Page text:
It thanks Emily Short for inspiration in the credits but this is clearly an Adam Cadre game: disjoint narrative, characters in different ethnic groups, a female protagonist, easy puzzles. It gets serious points for the writing and art — this is the first game I've played this comp that really feels professionally done — but on the other hand, the game is so short and the gameplay so shallow that it also feels like there was no need to make it IF at all. Still, if it's a railroad, at least it's a pretty one.



LAIR of the CyberCow (Harry Wilson) ADRIFT:
This is surprisingly smooth for an ADRIFT game, in the sense that the bumps I ran into were read-the-author's-mind and guess-the-verb things that could have happened in any game, not weird ADRIFT-induced guess-the-syntax things. That said, c'mon, >FLIP? Really? Anyway, the story is cute but feels like the author left out the vital 10% that would make it all make sense.



The Lucubrator (Rick Dague) Z-Machine:
I was disappointed there was no actual Mordenkainen or Lucubration to be seen here. It has a good concept and decent plotting but it's hard to write action scenes in IF and this is a good demo of why: you want the player to have to think of something clever to win, but you also want a sense of tension, which usually translates to a time limit. Like I said before, the plotting was pretty good — it felt like these were the right scenes in the right order — but I felt like a lot of the time I was stumbling into the right answer after a bunch of flailing, or just hitting the walkthrough, which isn't the ideal experience.



A Martian Odyssey (Horatio) Glulx:
This is inexplicably* old-school space opera in which there are aliens on mars and stuff. There are hardly any puzzles and the implementation is kind of clunky but nevertheless it's charming.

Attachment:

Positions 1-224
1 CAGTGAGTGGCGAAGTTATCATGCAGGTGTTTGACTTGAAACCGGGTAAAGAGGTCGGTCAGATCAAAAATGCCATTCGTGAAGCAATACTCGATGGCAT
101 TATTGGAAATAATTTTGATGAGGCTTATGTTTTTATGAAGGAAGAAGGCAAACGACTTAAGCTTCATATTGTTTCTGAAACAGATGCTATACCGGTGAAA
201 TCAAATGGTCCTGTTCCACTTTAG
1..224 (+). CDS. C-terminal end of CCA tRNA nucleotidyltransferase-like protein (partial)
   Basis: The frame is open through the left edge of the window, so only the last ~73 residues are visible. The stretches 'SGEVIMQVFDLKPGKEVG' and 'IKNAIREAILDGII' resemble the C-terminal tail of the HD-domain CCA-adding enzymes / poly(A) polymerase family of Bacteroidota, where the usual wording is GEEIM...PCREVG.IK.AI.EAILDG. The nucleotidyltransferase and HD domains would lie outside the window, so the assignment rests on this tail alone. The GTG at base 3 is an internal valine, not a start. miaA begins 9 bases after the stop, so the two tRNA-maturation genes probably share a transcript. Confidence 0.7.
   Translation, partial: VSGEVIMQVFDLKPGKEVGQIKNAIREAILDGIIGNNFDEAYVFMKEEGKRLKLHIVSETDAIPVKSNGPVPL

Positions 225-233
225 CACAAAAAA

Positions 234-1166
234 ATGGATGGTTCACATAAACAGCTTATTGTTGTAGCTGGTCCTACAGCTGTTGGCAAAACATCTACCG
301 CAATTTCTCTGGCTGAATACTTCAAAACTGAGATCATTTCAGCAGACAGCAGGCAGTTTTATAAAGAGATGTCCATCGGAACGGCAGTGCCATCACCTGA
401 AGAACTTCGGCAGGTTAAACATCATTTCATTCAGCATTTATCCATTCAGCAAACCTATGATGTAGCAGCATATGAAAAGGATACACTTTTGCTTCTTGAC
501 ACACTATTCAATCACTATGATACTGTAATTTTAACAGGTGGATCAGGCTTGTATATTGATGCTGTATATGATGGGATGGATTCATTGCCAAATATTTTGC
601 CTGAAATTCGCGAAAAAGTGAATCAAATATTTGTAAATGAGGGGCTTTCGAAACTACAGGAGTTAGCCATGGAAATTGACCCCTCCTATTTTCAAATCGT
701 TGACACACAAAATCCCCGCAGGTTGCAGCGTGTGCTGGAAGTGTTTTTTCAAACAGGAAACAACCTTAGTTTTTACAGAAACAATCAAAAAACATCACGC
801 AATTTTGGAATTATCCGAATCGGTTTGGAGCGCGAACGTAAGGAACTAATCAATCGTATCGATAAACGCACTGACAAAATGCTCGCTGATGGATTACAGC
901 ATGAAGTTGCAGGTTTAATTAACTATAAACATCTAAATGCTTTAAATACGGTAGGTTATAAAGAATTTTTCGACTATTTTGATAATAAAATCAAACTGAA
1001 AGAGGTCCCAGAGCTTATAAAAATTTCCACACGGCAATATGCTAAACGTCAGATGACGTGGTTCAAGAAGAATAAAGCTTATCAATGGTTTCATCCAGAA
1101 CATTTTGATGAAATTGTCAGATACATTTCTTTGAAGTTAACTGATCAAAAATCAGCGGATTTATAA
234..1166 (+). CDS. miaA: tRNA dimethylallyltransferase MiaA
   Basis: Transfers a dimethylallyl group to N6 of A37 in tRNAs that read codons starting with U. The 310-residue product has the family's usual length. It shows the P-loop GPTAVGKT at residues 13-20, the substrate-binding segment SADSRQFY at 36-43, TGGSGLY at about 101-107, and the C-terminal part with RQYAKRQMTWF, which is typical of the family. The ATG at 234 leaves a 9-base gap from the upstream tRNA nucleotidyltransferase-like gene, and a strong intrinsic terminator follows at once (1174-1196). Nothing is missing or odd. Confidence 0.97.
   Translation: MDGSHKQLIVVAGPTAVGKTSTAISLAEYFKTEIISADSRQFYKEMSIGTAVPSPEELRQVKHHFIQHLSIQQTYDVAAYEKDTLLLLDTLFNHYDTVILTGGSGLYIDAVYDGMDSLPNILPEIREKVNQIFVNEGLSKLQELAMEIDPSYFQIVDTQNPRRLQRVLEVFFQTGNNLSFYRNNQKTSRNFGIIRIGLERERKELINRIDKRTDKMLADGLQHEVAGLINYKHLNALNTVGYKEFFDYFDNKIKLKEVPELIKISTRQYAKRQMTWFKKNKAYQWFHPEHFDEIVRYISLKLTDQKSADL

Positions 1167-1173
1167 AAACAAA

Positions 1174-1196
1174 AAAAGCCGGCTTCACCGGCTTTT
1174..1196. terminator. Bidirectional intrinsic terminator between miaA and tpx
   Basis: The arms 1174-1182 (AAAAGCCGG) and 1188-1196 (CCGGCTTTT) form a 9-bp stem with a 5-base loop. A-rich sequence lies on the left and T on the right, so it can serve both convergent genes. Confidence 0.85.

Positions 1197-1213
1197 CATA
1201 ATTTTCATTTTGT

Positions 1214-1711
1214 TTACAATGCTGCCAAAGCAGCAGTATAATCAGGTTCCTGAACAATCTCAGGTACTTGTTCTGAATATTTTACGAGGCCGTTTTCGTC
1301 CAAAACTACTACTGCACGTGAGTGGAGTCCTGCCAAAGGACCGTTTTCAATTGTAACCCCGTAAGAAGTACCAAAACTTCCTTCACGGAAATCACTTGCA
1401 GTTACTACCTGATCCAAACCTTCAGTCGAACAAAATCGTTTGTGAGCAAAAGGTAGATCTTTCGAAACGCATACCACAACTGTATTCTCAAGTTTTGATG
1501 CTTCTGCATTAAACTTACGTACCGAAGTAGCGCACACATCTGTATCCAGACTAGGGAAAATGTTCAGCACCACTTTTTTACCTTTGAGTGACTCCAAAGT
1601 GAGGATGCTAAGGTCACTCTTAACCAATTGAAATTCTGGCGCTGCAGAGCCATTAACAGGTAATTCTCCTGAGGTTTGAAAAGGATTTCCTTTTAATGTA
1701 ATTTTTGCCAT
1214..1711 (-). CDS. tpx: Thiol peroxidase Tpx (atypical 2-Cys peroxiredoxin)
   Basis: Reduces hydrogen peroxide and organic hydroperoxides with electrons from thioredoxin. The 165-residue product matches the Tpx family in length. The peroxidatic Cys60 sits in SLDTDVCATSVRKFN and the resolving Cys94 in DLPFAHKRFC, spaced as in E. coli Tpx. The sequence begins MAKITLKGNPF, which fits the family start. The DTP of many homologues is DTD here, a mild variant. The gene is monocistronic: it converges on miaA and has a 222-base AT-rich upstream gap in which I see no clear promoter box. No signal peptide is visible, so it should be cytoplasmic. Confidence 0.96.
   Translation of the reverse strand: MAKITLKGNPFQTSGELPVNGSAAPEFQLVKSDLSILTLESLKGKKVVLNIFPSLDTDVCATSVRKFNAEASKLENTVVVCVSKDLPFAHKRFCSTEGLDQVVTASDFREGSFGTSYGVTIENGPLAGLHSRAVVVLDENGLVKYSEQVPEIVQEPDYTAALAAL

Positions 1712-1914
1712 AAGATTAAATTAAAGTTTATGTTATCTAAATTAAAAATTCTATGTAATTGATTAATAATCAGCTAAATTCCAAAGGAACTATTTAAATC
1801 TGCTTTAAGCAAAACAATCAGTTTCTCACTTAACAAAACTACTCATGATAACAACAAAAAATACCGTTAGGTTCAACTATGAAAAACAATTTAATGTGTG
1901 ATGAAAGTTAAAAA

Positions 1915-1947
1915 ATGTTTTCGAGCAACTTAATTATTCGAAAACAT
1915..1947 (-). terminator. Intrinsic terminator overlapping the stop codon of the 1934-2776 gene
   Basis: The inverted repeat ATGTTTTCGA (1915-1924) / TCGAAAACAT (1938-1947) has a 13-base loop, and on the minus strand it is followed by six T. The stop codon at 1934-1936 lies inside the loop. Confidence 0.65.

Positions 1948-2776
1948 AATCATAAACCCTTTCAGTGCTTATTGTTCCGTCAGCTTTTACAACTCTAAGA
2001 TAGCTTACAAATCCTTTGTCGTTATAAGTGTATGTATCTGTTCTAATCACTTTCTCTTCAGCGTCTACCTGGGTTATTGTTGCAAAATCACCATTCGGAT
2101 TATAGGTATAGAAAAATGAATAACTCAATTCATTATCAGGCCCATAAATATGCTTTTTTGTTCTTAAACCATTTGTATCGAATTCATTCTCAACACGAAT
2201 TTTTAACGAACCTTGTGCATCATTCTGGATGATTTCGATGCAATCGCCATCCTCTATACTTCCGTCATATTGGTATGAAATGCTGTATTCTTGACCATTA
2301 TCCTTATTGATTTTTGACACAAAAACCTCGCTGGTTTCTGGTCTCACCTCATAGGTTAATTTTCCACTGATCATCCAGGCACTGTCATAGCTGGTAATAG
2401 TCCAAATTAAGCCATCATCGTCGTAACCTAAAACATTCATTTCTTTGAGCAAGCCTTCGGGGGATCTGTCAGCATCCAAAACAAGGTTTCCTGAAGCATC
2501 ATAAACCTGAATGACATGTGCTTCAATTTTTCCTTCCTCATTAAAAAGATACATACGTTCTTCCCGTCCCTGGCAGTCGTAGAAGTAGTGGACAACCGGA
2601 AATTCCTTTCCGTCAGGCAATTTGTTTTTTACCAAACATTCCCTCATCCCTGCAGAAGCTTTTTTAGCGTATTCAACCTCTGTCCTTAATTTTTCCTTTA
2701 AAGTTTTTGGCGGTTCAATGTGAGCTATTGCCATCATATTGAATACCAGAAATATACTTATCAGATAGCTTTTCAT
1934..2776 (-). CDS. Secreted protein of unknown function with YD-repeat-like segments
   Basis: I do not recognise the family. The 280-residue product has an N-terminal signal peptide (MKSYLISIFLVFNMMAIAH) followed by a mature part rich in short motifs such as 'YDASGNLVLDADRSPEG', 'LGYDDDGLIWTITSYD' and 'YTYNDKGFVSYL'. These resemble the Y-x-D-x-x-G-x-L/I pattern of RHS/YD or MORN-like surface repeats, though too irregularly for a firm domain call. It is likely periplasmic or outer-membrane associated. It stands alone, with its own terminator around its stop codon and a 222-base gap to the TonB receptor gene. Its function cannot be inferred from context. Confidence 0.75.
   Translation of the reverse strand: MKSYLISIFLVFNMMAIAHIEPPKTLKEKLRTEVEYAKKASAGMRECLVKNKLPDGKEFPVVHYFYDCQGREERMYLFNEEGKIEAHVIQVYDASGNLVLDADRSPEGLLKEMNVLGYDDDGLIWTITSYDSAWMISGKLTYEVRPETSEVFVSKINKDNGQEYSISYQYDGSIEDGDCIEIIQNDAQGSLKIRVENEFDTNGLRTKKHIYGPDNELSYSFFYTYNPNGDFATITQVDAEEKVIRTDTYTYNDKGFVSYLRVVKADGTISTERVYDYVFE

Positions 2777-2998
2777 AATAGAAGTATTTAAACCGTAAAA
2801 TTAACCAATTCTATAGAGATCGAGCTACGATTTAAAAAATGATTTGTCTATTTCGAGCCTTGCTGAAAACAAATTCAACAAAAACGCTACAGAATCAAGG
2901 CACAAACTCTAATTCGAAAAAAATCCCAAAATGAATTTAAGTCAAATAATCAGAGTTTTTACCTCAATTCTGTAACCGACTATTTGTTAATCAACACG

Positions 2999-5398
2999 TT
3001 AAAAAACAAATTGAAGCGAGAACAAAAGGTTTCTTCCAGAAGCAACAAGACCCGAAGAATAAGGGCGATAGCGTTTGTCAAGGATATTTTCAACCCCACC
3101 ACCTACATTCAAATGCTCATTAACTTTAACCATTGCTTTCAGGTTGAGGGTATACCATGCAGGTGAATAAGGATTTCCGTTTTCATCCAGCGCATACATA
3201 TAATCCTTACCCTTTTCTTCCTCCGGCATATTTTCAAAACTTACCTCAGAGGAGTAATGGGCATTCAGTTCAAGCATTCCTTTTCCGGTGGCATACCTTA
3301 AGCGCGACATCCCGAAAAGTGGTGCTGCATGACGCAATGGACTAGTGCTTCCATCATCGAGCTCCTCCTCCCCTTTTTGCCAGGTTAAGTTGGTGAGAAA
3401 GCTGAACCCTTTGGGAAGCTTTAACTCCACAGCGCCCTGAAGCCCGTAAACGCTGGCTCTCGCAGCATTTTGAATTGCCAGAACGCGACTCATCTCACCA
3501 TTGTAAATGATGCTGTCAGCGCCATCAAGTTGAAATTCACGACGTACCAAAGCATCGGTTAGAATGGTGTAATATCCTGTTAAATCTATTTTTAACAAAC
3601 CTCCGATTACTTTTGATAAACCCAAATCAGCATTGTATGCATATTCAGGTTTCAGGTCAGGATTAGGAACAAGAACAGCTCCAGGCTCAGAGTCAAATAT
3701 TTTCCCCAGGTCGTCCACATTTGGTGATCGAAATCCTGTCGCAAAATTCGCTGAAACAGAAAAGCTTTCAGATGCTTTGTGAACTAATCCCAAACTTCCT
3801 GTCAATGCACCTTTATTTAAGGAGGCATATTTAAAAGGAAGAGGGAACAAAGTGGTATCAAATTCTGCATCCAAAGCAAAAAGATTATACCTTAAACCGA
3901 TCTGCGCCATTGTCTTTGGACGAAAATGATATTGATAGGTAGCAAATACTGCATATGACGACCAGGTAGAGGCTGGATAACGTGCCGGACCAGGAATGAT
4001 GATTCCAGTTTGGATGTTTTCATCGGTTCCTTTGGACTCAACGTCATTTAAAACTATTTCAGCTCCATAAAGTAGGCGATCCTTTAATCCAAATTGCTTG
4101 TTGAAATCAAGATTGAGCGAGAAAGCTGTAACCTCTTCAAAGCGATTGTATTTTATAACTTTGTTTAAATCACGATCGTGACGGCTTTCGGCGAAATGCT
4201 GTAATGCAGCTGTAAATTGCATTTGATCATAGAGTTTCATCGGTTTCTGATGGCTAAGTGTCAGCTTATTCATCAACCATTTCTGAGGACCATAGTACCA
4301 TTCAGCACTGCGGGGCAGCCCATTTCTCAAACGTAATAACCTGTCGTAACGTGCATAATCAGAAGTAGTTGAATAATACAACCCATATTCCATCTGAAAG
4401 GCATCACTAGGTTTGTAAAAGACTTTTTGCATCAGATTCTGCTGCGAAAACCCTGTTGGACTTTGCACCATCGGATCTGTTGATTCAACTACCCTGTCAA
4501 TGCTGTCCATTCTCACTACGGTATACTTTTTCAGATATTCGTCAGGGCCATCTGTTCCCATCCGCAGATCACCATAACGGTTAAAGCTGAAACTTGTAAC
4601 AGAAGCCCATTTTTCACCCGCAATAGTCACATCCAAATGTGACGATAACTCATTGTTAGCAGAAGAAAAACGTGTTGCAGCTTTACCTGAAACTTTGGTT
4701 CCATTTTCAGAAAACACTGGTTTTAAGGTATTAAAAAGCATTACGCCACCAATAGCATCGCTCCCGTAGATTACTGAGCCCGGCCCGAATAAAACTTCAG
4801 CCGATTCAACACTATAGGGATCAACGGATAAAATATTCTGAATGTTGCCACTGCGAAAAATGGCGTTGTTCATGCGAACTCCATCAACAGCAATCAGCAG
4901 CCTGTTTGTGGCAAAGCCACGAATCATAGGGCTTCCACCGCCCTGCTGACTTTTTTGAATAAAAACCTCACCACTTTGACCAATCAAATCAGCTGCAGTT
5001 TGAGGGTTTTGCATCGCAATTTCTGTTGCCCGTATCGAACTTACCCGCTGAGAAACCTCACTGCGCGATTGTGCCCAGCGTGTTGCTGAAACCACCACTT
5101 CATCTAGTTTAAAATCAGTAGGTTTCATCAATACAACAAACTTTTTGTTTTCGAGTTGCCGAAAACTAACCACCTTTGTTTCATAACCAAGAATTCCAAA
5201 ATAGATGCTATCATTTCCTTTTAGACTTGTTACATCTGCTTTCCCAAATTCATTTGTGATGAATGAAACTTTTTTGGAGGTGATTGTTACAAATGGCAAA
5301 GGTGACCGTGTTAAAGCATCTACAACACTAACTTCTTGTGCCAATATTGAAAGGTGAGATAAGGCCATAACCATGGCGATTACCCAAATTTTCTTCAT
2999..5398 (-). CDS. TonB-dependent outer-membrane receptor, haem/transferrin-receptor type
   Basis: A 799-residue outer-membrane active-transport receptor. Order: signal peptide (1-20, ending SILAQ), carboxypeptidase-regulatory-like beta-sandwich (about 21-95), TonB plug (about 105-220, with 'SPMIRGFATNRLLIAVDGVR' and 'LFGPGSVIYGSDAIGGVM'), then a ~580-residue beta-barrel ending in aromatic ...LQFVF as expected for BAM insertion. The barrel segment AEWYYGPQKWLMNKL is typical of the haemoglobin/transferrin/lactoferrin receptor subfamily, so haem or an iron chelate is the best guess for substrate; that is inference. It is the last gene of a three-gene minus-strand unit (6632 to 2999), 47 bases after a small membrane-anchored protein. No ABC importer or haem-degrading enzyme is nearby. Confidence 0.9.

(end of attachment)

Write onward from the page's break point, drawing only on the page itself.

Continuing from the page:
*I guess not so inexplicable when I see it's based on a story from 1934.



The Missing Piece (C.Yong) Windows Exe:
This is by the author of The Lost Dimension from last year and is basically the same experience, so just go read that review. The engine is a little snazzier this time around, though.



The Ngah Angah School of Forbidden Wisdom (Anssi Räisänen) Alan 3:
A short and pleasant little diversion. This kind of game is enjoyable in direct proportion to how smoothly you get through the puzzles, and I got stuck more or less exactly the right amount, so I had a good time. There wasn't much nudging towards the correct solution when you tried something incorrect, but I guess it's balanced out by how few manipulable items there are. Undo behaves weird in this game but that was the only not-written-in-a-major-language issue I ran into, and it wasn't that big a deal.



Opening Night (David Batterham) Z-Machine:
Sweet and not what I expected. Short, but it didn't feel too short for what it was. I'm not sure it really benefitted from being IF, but oh well, I liked it anyway.



Recess At Last (Gerald Aungst) Glulx:
Good-spirited and well-implemented, but very short. It seems to have a lot of breadth, but the puzzles are so easy there isn't much need for it (and it doesn't feel like it offers much reward for exploring). I'd rather have seen a longer and narrower game, I think.



Red Moon (Jonathan Hay) Z-Machine:
One of those Jar of Tang stories. I think for this particular one to work right, it should get more and more surprising as the game goes on — but instead it starts out as weird as it's going to, and then gets less weird as you get used to to the situation and nothing else weird happens. Oh, and there was an obvious command from the sort of equivalent Curses bit that I was expecting to work, and was disappointed to see that it didn't.



Search for the Ultimate Weapon (Sharilynn) SUDS:
I just don't get why people want to put a mouse-based layer on top of what is fundamentally text-based input. This game is fine, I guess. I like the setting even if the writing is weak; the puzzles are a little confusing but mostly this is syntax issues. It's not much of an argument for using SUDS, though.



Snack Time! (Hardy the Bulldog [Renee Choba]) Z-Machine: